by C Leslie Thomson
listed in naturopathy, originally published in issue 118 - December 2005
Nature Cure or Naturopathy is much more than a way of dealing with disease; it is essentially a way of looking at life; a curiosity about life and a philosophy of living. It is not 'just another cure' – to quote the words so often used by those who neither wish nor care to understand the Nature Cure viewpoint. Indeed, one can immediately spot those antagonistic to Nature Cure – no mater how impartial they seek to appear – by their attempts to diminish its scope. 'Nature Cure is just diet', 'Nature Cure is just sunbathing and eating fruit' '… just Osteopathy', '. … just faith-healing', '…just exercises' in fact, almost any one thing – except possibly just living at its highest and fullest degree.
In trying to convey something of the breadth of Nature Cure to a newcomer, over-simplification is an ever-present hazard. One must have some starting-point of understanding about the individual interests. What may be a fascinating explanation to one person can be boring and incomprehensible to another. In an attempt to establish a starting-point, eight enthusiastic followers of Nature Cure had the foregoing difficulty put before them, and they were asked to describe – briefly – the incident or philosophical item which had first given them a positive interest, and which had led them to a deeper or more active pursuit of it. The replies are worth quoting in full:
• The Nature Cure teaching about colds – how they are a supplementary method of cleaning up accumulated rubbish and how suppression of fevers and rashes by drugs brings about new diseases. That impressed me because it fitted in so exactly with my own experiences;
• The claim made by Nature Cure practitioners that only the patient can cure
himself. This, they say, the patients do when they have kept their bodies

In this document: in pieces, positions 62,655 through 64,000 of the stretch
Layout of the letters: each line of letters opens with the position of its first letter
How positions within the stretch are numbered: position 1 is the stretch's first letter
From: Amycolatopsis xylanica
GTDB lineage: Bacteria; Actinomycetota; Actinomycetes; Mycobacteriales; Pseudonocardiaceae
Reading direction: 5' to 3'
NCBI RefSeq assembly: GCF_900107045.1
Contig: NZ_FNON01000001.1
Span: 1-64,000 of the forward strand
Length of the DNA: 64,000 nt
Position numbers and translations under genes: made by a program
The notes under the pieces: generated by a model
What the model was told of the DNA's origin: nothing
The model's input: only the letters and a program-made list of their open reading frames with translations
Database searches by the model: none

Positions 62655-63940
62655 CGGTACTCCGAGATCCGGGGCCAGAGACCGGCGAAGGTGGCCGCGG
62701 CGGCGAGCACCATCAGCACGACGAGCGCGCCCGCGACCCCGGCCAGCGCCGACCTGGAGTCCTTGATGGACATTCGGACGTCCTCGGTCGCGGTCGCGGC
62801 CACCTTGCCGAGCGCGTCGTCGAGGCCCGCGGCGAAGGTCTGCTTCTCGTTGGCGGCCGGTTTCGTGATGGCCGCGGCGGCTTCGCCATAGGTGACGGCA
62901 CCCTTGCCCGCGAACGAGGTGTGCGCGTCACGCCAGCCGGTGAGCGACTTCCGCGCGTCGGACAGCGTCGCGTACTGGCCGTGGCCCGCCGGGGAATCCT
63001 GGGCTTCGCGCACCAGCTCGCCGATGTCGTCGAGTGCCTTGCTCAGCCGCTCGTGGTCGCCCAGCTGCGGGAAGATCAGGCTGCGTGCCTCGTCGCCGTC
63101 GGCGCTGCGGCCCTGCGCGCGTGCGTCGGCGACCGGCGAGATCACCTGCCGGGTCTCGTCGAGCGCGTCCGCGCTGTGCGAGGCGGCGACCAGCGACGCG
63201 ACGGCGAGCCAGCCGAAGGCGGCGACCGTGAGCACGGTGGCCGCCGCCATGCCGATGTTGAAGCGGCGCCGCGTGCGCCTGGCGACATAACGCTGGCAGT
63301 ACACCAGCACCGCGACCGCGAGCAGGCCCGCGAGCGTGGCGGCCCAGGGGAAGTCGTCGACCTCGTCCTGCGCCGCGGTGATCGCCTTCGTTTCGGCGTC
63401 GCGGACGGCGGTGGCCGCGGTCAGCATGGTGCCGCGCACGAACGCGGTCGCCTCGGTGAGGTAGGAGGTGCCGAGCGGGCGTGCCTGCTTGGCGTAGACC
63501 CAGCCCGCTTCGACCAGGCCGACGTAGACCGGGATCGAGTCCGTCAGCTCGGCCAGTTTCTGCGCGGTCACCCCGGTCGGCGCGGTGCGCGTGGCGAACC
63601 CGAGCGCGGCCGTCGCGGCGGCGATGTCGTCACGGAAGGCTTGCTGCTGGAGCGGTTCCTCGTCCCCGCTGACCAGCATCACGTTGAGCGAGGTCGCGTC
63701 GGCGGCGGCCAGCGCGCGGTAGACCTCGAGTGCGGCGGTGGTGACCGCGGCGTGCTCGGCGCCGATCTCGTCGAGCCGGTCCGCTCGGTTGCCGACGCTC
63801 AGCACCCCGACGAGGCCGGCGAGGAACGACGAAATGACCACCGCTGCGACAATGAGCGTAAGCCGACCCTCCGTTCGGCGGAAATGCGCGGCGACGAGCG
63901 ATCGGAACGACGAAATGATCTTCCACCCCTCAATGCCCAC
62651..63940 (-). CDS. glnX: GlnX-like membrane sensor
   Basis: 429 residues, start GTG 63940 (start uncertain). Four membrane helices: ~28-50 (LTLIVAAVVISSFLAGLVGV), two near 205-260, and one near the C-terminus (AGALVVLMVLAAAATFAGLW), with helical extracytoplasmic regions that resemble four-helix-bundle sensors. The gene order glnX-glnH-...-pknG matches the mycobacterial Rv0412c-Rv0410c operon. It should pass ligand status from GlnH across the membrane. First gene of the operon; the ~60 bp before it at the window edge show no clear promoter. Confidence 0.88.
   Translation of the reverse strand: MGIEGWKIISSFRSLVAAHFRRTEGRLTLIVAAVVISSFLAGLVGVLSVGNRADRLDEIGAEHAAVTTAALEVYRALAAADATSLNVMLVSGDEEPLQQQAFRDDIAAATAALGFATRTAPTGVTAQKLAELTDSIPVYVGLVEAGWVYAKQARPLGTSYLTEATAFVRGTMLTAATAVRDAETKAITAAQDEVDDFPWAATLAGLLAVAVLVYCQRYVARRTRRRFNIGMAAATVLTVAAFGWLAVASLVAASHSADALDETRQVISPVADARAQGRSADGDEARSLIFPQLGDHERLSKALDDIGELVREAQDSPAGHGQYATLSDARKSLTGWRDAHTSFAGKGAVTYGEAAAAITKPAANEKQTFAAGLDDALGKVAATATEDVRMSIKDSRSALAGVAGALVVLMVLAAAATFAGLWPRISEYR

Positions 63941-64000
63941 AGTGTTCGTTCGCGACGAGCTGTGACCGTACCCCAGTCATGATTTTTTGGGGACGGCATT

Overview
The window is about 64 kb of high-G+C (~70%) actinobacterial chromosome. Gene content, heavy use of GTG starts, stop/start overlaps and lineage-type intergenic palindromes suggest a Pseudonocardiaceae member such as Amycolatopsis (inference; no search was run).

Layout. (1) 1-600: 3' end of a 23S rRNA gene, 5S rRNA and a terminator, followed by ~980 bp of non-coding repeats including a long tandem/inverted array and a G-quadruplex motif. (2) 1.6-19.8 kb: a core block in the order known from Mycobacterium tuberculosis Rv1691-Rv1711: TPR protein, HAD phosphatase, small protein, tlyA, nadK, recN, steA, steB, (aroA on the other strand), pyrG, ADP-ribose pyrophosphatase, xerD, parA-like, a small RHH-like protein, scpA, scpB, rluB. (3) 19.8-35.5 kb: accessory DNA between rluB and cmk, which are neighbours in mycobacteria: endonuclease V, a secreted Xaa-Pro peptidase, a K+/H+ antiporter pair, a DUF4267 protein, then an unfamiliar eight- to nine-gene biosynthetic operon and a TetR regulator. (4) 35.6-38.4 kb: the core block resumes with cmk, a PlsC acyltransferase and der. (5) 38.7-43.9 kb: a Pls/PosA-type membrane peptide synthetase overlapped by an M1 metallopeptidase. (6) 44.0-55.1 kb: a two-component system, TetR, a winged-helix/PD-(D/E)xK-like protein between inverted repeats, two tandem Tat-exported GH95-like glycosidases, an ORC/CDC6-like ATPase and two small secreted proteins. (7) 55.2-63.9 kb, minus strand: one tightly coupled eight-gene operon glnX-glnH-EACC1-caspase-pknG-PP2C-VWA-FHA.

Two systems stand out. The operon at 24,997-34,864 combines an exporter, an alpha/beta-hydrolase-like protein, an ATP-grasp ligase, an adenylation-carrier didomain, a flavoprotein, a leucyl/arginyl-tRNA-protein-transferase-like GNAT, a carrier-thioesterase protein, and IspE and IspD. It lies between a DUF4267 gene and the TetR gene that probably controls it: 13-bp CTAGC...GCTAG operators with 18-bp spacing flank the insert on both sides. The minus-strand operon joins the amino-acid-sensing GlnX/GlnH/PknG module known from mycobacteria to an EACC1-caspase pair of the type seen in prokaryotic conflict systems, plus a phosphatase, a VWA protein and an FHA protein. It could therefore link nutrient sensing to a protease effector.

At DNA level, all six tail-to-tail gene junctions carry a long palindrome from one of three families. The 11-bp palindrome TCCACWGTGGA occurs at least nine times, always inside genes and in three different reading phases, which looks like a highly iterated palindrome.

properly fed and exercised and cleansed. The simplicity of the diet appealed to
me, too – especially the salads and the cleanness of the food;
• I despised Nature Cure doctors and their literature until I became very ill myself and a friend lent me the Intestinal Fitness book. Then quite suddenly the idea changed to common sense and I decided it should have a trial. I don't think any part of it appealed to me more than any other part, unless it was the explanation about how all life integrates with all other life and the 'law of return' for healthy soil. That 'completeness' of outlook influenced me most, I think;
• I looked down on Nature Cure until I came upon an old patient who had been cured of TB. When he explained to me your theory about how vegetables are affected by the soil they grow in, and how this affects the consumer, I became interested at once. I am a keen gardener, and for some time I had suspected the damage done by artificial manures. As a result I went to a local Naturopath and he helped me so much that I knew I had found the truth at last;
• As a child I was brought up to believe that it was romantic to cure people, but as I grew up I never could get an explanation of why the injection of poisons and animals' diseases should bring about health. Then I came upon Intestinal Fitness and the next The Heart. Between them they cleared away all my doubts and I have never looked back since;
• I had never heard of Nature Cure until a friend drew my attention to the Preface to Appendicitis – and that consolidated what I had felt for a long time but had never thought of putting into words. I would consider it to be the best statement for any beginner. It tells the whole story in one page;
• I was not interested in Nature Cure until my cousin became very ill. I watched her go through two serious illnesses and then watched her become very quickly strong and healthy after she took up Nature Cure. I then bought all the books I could on the subject and the more I read the more I became convinced of its sanity and its essential practicability;